Salvatore Calabrese got the idea for his most famous cocktail, the Breakfast Martini, at, well, breakfast. One morning in 1996, Calabrese’s wife, Susan, was enjoying her customary marmalade on toast. Impatient with her restless husband, who would not pause for breakfast, she insisted he sit down and have a slice himself.
“The bitter, tangy flavor of the orange marmalade played with my taste buds,” recalled Calabrese, a native of Italy and by then already a veteran of the London bartending scene. At the time, he was working at the Library Bar in the Lanesborough, a luxury hotel in the city’s upscale Belgravia neighborhood, just a stone’s throw from Buckingham Palace. “After trying it on the toast, I took the marmalade to work with me to experiment with.”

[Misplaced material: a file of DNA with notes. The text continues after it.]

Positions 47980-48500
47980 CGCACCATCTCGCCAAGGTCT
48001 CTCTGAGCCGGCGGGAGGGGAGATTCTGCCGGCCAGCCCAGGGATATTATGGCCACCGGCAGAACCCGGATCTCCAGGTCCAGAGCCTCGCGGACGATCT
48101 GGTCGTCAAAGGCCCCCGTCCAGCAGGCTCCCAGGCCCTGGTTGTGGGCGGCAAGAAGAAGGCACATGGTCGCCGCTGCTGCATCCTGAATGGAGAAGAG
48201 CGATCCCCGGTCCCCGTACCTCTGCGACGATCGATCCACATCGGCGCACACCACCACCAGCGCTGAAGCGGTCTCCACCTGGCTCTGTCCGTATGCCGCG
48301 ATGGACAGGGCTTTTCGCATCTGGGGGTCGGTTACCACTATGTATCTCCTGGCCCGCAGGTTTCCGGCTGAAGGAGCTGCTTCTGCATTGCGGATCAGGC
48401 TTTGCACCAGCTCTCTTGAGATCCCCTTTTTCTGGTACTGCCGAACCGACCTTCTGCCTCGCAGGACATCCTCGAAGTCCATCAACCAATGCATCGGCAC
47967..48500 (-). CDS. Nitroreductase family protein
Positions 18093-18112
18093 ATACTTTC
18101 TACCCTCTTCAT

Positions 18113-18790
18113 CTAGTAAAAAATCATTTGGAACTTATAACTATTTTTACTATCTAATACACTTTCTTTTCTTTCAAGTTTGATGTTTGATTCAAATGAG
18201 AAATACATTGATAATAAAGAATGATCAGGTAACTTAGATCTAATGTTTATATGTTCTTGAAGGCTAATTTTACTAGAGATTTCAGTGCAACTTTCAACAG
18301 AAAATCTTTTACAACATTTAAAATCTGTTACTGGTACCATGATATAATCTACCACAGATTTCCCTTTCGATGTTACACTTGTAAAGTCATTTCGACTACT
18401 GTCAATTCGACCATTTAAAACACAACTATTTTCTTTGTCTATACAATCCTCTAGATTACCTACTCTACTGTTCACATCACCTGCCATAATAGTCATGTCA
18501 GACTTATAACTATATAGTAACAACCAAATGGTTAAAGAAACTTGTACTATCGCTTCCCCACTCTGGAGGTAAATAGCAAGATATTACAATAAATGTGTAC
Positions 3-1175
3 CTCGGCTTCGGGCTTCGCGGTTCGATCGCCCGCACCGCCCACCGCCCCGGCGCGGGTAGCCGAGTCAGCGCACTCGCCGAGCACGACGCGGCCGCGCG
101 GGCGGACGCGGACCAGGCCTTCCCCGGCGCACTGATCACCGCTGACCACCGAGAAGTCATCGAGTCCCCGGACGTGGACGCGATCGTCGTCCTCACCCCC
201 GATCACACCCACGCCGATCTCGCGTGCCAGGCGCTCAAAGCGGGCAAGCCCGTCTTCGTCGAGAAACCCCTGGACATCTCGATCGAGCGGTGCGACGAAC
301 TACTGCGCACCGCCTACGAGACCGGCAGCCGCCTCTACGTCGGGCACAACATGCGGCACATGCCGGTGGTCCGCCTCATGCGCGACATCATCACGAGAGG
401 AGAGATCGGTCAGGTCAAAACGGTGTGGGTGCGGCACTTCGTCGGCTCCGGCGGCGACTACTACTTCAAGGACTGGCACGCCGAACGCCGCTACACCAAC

He paired a barspoon of the bittersweet jam with 1⅔ ounces of gin, in keeping with the English culinary theme. To this, he added ½ ounce each of Cointreau and lemon juice to lend the drink its sweet and fresh components, respectively. In a playful nod to the marmalade, he called the sour the Breakfast Martini.
It didn’t take long for the drink to attract notice. “It was so unique and unusual that it sparked the customer’s interest” almost immediately, he said. “So much so that people were asking for it as soon as we opened the bar at 11 a.m.” The Breakfast Martini, it seems, was indeed a breakfast Martini from the get-go.
Modern Classic Cocktails: 60+ Stories and Recipes from the New Golden Age in Drinks by Robert Simonson is available now.
- 1⅔ ounces gin
- ½ ounce curaçao
- ½ ounce lemon juice
- 1 barspoon English orange marmalade
- orange twist for garnish
- Combine the gin and marmalade in a cocktail shaker. Stir to dissolve the marmalade in the gin.
- Add the curaçao and lemon juice. Fill with ice. Shake until chilled and integrated, about 15 seconds.
- Fine strain into a chilled coupe.
- Garnish with the orange twist.
Modern Classic Cocktails: 60+ Stories and Recipes from the New Golden Age in Drinks by Robert Simonson, copyright © 2022. Published by Ten Speed Press, an imprint of Penguin Random House.”